In an important decision for employers that conduct background checks, on April 24, 2020, the U.S. Court of Appeals for the Ninth Circuit affirmed a summary judgment in favor of the employer in the case of Leonard Luna v. Hansen and Adkins Auto Transport, Inc.  The Court of Appeals held that an employer does not violate the Fair Credit Reporting Act (FCRA) by (i) providing a job applicant the disclosure at the same time as other employment materials; and (ii) failing to place the authorization in a standalone document.

FCRA Disclosure and Authorization

At issue was the FCRA required disclosure and authorization that employers must provide job applicants when conducting a background check through a third-party background screening company.  Plaintiff filed a class action alleging that the employer’s hiring process violated the FCRA’s disclosure and authorization requirements by presenting the disclosure together with other employment application materials. The FCRA requires that employers provide a “clear and conspicuous disclosure,” in writing, in a document “that consists solely of the disclosure” that a background check may be conducted AND the applicant authorizes such background check in writing.  The FCRA specifically states that the authorization may be combined with the disclosure. (FCRA § 604(b)(2)(A)(i) and (ii)).

Takeaways

The Court of Appeals made two important points relevant to the legal requirements placed on employers when conducting background checks.

  1. The plaintiff in the case took issue with the employer’s practice of providing employees with the disclosure at the same time as, but as a separate document from, other employment documents.  The Court of Appeals held that while Section 604(b)(2)(A)(i) of the FCRA requires that a disclosure be in “a document that consists solely of the disclosure,” no authority suggests that a disclosure must be distinct in time from other documents, as well.  Thus, an employer does not violate the FCRA by presenting a standalone FCRA disclosure form contemporaneously with other employment application materials.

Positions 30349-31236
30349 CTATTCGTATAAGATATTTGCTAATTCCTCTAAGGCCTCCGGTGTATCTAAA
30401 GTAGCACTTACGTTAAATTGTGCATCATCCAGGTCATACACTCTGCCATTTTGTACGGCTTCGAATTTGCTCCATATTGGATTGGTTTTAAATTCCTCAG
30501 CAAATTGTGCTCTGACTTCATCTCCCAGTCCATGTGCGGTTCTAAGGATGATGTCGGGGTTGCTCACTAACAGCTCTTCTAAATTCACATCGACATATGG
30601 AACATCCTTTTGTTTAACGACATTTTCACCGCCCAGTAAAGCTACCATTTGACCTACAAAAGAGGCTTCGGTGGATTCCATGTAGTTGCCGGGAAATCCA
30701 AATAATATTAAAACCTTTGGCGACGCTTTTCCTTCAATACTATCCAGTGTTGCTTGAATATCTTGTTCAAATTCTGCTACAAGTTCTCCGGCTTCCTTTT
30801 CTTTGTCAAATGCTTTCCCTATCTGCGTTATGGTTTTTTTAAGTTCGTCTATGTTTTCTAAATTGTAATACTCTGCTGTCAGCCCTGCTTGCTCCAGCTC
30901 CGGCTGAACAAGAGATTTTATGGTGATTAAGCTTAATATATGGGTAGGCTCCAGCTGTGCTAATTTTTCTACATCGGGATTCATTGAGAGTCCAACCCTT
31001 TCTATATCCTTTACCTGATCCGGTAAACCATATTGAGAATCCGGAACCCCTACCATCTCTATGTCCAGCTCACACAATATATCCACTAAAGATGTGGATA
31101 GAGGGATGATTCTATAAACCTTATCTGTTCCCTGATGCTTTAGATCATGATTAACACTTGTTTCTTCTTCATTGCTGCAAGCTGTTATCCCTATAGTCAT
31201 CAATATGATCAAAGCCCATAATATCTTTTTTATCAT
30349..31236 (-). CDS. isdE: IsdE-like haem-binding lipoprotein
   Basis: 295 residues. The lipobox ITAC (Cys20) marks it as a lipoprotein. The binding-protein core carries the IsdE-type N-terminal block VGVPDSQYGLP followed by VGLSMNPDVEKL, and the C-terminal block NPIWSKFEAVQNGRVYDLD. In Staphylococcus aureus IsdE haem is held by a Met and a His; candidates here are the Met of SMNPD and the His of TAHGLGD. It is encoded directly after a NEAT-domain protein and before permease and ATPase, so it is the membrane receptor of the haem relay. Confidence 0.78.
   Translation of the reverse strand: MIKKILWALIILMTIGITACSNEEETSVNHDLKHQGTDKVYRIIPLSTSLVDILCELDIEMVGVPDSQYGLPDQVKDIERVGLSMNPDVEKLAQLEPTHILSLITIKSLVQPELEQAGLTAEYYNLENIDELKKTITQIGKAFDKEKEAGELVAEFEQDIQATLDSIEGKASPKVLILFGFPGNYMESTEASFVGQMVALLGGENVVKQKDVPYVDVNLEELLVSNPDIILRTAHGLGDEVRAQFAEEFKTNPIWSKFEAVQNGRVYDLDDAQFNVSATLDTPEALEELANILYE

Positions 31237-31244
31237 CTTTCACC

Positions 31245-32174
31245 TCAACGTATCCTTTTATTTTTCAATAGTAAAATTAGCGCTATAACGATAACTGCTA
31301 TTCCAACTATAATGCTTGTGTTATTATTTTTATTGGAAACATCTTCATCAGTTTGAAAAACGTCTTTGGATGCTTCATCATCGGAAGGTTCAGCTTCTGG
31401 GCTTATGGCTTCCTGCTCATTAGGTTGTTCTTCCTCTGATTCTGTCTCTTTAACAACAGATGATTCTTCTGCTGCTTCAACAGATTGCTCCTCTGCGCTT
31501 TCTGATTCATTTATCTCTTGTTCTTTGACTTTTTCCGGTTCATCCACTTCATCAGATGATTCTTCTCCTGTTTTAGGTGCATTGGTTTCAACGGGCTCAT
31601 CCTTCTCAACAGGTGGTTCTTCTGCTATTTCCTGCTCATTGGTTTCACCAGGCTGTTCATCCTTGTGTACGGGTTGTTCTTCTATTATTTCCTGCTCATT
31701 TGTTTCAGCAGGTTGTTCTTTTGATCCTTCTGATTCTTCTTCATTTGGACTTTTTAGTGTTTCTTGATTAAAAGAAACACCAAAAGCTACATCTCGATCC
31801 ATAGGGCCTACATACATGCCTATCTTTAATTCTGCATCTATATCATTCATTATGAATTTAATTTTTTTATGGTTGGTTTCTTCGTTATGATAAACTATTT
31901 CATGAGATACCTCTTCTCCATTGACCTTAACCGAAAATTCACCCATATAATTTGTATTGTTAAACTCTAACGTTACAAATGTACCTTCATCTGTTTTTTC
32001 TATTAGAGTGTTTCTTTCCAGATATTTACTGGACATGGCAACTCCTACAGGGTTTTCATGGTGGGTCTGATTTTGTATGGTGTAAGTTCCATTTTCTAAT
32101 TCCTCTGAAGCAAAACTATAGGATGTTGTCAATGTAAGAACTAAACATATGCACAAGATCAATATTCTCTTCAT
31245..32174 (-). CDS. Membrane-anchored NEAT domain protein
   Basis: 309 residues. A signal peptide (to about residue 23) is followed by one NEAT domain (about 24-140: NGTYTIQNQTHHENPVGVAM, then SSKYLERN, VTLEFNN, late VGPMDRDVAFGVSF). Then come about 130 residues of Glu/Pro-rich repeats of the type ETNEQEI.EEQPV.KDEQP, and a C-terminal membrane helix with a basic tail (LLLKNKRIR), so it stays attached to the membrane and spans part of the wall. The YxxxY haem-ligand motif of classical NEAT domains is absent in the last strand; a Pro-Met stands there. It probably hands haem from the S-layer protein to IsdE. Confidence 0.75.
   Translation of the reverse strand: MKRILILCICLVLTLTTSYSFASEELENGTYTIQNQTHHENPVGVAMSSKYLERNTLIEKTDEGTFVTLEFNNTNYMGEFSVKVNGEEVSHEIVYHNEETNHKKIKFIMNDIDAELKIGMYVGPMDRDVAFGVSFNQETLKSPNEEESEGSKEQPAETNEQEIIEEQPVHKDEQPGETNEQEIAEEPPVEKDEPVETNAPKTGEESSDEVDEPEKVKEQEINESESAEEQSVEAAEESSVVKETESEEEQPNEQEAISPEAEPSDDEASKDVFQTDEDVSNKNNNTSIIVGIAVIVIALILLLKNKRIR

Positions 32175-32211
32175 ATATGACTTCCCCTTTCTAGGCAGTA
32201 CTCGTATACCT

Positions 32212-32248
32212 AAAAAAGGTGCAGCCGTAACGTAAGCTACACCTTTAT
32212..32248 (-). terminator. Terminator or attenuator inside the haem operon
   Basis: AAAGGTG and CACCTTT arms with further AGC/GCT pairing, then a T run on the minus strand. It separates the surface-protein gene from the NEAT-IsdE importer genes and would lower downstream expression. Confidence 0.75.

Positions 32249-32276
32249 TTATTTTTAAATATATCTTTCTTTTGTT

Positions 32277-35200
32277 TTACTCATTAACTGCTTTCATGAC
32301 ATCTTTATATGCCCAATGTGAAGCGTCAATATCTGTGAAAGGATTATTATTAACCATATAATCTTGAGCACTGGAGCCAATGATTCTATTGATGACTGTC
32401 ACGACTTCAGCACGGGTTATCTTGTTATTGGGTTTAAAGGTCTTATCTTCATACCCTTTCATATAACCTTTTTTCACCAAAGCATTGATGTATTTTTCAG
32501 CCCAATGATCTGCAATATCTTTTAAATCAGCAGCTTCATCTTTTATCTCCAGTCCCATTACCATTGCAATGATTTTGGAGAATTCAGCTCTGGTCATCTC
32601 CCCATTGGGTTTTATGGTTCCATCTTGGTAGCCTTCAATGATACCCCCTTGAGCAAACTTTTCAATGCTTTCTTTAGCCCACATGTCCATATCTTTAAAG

2. The Court of Appeals also addressed the plaintiff’s argument that the employer violated the FCRA by failing to put its authorization in a standalone document. The Court noted that while Section 604(b)(2)(A)(i) of the FCRA requires that the disclosure be in a standalone document, Section 604(b)(2)(A)(ii) of the FCRA only requires that the authorization be “in writing,” without specifying its format.

Conclusion

The Court of Appeals affirms that “an employer does not violate the Fair Credit Reporting Act by providing a FCRA disclosure with other employment materials, and by failing to place a FCRA authorization on a standalone document.” To read the opinion click here.  Therefore, as is permissible under the FCRA, an employer may combine the disclosure and the authorization into one document when presenting such to job applicants prior to conducting a background check.  And, the disclosure and authorization may be presented to job applicants along with other employment application materials.